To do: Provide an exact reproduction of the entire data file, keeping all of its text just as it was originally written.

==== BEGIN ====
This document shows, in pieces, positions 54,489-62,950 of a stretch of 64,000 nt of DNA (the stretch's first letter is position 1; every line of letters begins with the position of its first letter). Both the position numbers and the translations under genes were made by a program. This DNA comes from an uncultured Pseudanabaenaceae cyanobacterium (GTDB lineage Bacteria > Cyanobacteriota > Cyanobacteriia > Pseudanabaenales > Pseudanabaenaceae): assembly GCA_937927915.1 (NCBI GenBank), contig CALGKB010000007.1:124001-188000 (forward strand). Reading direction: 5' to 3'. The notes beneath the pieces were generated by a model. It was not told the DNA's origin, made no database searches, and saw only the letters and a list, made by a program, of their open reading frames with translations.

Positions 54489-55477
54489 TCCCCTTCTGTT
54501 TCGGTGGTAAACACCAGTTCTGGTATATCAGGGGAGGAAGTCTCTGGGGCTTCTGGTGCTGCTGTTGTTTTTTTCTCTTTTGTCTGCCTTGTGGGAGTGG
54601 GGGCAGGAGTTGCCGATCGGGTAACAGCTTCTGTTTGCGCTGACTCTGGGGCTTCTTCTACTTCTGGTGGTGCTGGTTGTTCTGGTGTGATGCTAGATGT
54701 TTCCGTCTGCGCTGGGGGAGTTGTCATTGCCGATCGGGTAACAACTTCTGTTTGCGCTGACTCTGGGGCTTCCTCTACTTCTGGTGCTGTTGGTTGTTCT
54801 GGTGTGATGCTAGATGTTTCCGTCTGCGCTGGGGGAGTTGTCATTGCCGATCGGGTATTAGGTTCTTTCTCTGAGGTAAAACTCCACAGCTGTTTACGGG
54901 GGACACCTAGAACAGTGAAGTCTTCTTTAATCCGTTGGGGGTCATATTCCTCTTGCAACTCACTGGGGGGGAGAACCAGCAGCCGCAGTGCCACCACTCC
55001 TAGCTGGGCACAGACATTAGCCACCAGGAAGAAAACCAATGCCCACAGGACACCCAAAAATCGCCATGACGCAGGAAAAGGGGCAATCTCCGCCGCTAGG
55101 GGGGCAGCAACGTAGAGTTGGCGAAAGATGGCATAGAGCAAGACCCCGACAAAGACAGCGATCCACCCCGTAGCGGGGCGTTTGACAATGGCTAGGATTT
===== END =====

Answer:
This document shows, in pieces, positions 54,489-62,950 of a stretch of 64,000 nt of DNA (the stretch's first letter is position 1; every line of letters begins with the position of its first letter). Both the position numbers and the translations under genes were made by a program. This DNA comes from an uncultured Pseudanabaenaceae cyanobacterium (GTDB lineage Bacteria > Cyanobacteriota > Cyanobacteriia > Pseudanabaenales > Pseudanabaenaceae): assembly GCA_937927915.1 (NCBI GenBank), contig CALGKB010000007.1:124001-188000 (forward strand). Reading direction: 5' to 3'. The notes beneath the pieces were generated by a model. It was not told the DNA's origin, made no database searches, and saw only the letters and a list, made by a program, of their open reading frames with translations.

Positions 54489-55477
54489 TCCCCTTCTGTT
54501 TCGGTGGTAAACACCAGTTCTGGTATATCAGGGGAGGAAGTCTCTGGGGCTTCTGGTGCTGCTGTTGTTTTTTTCTCTTTTGTCTGCCTTGTGGGAGTGG
54601 GGGCAGGAGTTGCCGATCGGGTAACAGCTTCTGTTTGCGCTGACTCTGGGGCTTCTTCTACTTCTGGTGGTGCTGGTTGTTCTGGTGTGATGCTAGATGT
54701 TTCCGTCTGCGCTGGGGGAGTTGTCATTGCCGATCGGGTAACAACTTCTGTTTGCGCTGACTCTGGGGCTTCCTCTACTTCTGGTGCTGTTGGTTGTTCT
54801 GGTGTGATGCTAGATGTTTCCGTCTGCGCTGGGGGAGTTGTCATTGCCGATCGGGTATTAGGTTCTTTCTCTGAGGTAAAACTCCACAGCTGTTTACGGG
54901 GGACACCTAGAACAGTGAAGTCTTCTTTAATCCGTTGGGGGTCATATTCCTCTTGCAACTCACTGGGGGGGAGAACCAGCAGCCGCAGTGCCACCACTCC
55001 TAGCTGGGCACAGACATTAGCCACCAGGAAGAAAACCAATGCCCACAGGACACCCAAAAATCGCCATGACGCAGGAAAAGGGGCAATCTCCGCCGCTAGG
55101 GGGGCAGCAACGTAGAGTTGGCGAAAGATGGCATAGAGCAAGACCCCGACAAAGACAGCGATCCACCCCGTAGCGGGGCGTTTGACAATGGCTAGGATTT